For three years, our nation has experienced an economic “down turn.” The national debt is embarrassing, and the value of the U.S. dollar is lower than it has been in years. Our kids will be paying off our debts all their lives. Greater than this debt, however, is a debt I believes adults owe the next generation. It’s a debt that

My colleague, Holly Moore, and I rediscovered an important leadership principle this year, without even trying. You might call it the “Kernel to Ear” principle. In the same way a kernel of corn is planted in the ground and when it is eventually harvested, it becomes several ears of corn—certain acts a leader performs on behalf of their teams can produce

I hate to say I told you so…but it’s happening. In several places around the world, young people are staging revolts and demonstrations to change their nation. Have you heard about what’s going on in Chile? Tens of thousands of teenagers and college students are committed to overturn the pitiful education system in that country. They say it’s lousy, expensive and

My blog today will be a bit controversial—so I’d like to get any feedback you have. I’ve been observing a pattern in young people. Like past generations, kids need to develop discipline in their life. They need disciplines like service, patience, listening, and establishing a strong work ethic, to name a few. I know some young people, however, that never develop these

Yesterday, I blogged about a leadership (character/ethics) lesson from the University of Miami Hurricanes football team. Today—I believe there is another lesson on this topic from a dad and his twin sons. I read the report in a Huffington Post article. It went like this: “Last Thursday night during a celebrity hockey game in Minnesota, 11-year-old Nick Smith was given the

Growing Leaders, the non-profit organization I launched in 2003, works with a number of NCAA and professional athletic programs. Our goal is to provide resources for coaches and athletic staff to build character-based leaders on their respective teams. It has been great to hear reports from coaches on how the “Habitudes For Athletes” has furnished a platform to have conversations

This summer, TIME magazine published a cover article on the “Science of Optimism.” In it, the article states that people have a “bias for optimism.” On average, we expect things to turn out better than they are now; people hugely underestimate their chances of getting divorced, losing their job, or being diagnosed with cancer. We expect our children to be

Today, I’ll be short and sweet. As I meet with students (both teens and twenty-somethings) they tell me they want their work to be “fun.” In fact, most of the kids in focus groups I have hosted say they want to mix work and play, throughout their careers. Welcome to Generation Y. I actually think this is a good idea, as long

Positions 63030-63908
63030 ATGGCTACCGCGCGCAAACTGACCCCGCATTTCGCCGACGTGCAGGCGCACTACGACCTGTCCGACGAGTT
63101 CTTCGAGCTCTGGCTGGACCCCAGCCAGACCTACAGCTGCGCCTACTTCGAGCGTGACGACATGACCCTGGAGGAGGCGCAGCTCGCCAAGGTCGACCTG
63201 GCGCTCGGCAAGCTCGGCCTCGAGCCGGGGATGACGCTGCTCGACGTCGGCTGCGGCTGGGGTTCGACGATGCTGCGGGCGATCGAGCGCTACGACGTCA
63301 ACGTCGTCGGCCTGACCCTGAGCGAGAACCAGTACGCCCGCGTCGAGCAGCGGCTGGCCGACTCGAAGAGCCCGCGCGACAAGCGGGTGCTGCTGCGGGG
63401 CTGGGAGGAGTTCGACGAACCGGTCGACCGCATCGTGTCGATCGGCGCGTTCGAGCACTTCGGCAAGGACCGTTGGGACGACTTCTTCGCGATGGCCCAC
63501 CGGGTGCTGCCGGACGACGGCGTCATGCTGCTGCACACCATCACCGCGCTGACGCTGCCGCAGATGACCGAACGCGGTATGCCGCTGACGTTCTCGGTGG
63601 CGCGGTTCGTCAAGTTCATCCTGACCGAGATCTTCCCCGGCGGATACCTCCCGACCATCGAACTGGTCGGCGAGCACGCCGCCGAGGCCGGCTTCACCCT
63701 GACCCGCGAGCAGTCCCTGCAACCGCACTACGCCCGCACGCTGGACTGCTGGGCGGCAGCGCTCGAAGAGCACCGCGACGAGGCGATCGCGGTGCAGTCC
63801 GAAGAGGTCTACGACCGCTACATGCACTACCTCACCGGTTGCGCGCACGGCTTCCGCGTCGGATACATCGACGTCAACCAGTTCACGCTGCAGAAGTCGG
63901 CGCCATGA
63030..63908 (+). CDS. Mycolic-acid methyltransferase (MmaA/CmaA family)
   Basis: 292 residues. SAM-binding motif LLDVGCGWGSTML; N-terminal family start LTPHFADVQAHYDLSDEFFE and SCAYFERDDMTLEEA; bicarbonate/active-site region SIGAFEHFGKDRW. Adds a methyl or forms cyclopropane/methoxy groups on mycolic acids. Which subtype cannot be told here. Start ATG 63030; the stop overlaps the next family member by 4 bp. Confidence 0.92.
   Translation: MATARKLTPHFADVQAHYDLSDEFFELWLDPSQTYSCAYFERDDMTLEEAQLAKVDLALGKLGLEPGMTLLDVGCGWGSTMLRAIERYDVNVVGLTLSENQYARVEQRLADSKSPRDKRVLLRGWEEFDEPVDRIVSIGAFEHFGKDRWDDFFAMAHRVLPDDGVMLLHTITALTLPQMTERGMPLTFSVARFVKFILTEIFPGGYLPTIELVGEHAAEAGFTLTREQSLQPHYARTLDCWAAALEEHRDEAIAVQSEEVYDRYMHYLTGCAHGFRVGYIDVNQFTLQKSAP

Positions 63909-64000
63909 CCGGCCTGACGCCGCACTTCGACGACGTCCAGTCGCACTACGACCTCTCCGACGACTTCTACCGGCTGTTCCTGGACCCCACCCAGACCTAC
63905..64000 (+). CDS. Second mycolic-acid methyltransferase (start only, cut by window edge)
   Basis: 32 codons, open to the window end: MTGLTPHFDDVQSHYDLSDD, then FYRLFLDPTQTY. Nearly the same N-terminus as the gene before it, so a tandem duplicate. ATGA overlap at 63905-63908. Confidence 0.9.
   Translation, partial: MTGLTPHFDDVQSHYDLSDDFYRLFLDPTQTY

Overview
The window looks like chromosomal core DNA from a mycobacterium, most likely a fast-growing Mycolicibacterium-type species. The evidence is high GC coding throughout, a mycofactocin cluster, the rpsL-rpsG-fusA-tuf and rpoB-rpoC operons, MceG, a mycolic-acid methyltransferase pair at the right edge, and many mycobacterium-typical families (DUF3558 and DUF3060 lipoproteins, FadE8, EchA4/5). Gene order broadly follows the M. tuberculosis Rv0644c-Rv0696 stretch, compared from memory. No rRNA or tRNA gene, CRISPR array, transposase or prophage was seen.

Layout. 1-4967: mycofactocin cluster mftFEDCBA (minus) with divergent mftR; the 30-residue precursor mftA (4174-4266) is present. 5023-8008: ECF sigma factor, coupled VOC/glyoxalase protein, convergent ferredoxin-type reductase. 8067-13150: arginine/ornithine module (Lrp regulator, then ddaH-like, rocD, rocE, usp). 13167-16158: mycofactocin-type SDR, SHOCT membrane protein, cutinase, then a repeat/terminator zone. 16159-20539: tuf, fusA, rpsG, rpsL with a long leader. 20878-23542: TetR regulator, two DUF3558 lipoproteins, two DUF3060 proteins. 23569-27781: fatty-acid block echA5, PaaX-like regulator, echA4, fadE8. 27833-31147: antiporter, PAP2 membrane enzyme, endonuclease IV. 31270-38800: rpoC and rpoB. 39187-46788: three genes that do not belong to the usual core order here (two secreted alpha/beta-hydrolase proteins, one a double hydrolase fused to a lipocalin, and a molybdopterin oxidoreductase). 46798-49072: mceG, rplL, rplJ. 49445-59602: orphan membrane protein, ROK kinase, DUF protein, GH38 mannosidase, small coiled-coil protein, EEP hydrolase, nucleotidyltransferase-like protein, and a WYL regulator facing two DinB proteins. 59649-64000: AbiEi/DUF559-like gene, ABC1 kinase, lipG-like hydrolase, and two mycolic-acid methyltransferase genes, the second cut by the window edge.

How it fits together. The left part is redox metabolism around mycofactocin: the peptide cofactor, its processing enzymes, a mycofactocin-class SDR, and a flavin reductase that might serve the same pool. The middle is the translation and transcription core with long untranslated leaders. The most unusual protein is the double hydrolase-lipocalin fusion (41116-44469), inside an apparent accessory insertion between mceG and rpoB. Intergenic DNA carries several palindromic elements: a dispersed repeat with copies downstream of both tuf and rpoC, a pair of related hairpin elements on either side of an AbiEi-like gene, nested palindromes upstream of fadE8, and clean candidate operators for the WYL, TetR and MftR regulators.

Let me remind you of something. Every time you succeed at something, you spark a desire to achieve in others. People want to be associated with success. President John F. Kennedy said, “Success has a thousand fathers. Failure is an orphan.” What he meant was—we all want to claim being part of a victory. No one wants to connect with a

Nicole Baker Fulgham is the Vice President of Teach for America's Faith Community Relations Initiative.  Nicole is a regular speaker at faith-based and education conferences and has authored several articles about educational equity. It was a pleasure to have her with us at this year's National Leadership Forum. In this backstage interview with Michael Hirsch, she shares some principles of leadership

Most of my readers are leaders. Most of you leaders work with students. Today’s blog post is especially important for young leaders to understand. Good ideas are contagious. Like a sneeze or a cough, they can spread like a virus and ignite positive changes in unlikely, and even unrelated places. Let me explain. You have probably heard of TOMS shoes. Blake McCloskey

In January, we all read about the revolution that took place in Egypt, when young people connected on Facebook, then gathered in Tehrer Square and demanded their president step down. Egyptians now call it the Youth Revolution. It worked. This week the unrest was in the U.K. You may have heard about the riots that were sparked by young people in

For years when I was growing up, I heard adults advise us kids: "everything in moderation." Sadly, many kids today have never learned this. Too much Xbox-playing may have led to a young British man's death. Twenty-year-old Chris Staniforth, who reportedly played the game "Halo" on his Xbox for up to 12 hours at a time, died in May from deep

Last weekend, I had the privilege of teaching leadership to the sharpest high school students in Gwinnett County. They are part of GSLT: Gwinnett Student Leadership Team. I love these students. They are bright, alert, grateful, energetic and hungry to grow and learn. At the end of the training session, one girl approach my colleague and said something we hear students

This past week, three team members from Growing Leaders spent time in Singapore and Indonesia, investing in business leaders, faculty members, parents, pastors, youth workers and students. Our partners in that part of the world, Mike Griffin (Equipping Leaders in Asia) and Mike Loh and Helen Lim-Yang (Cappelle Consultants) hosted us and positioned us to do ten training events. We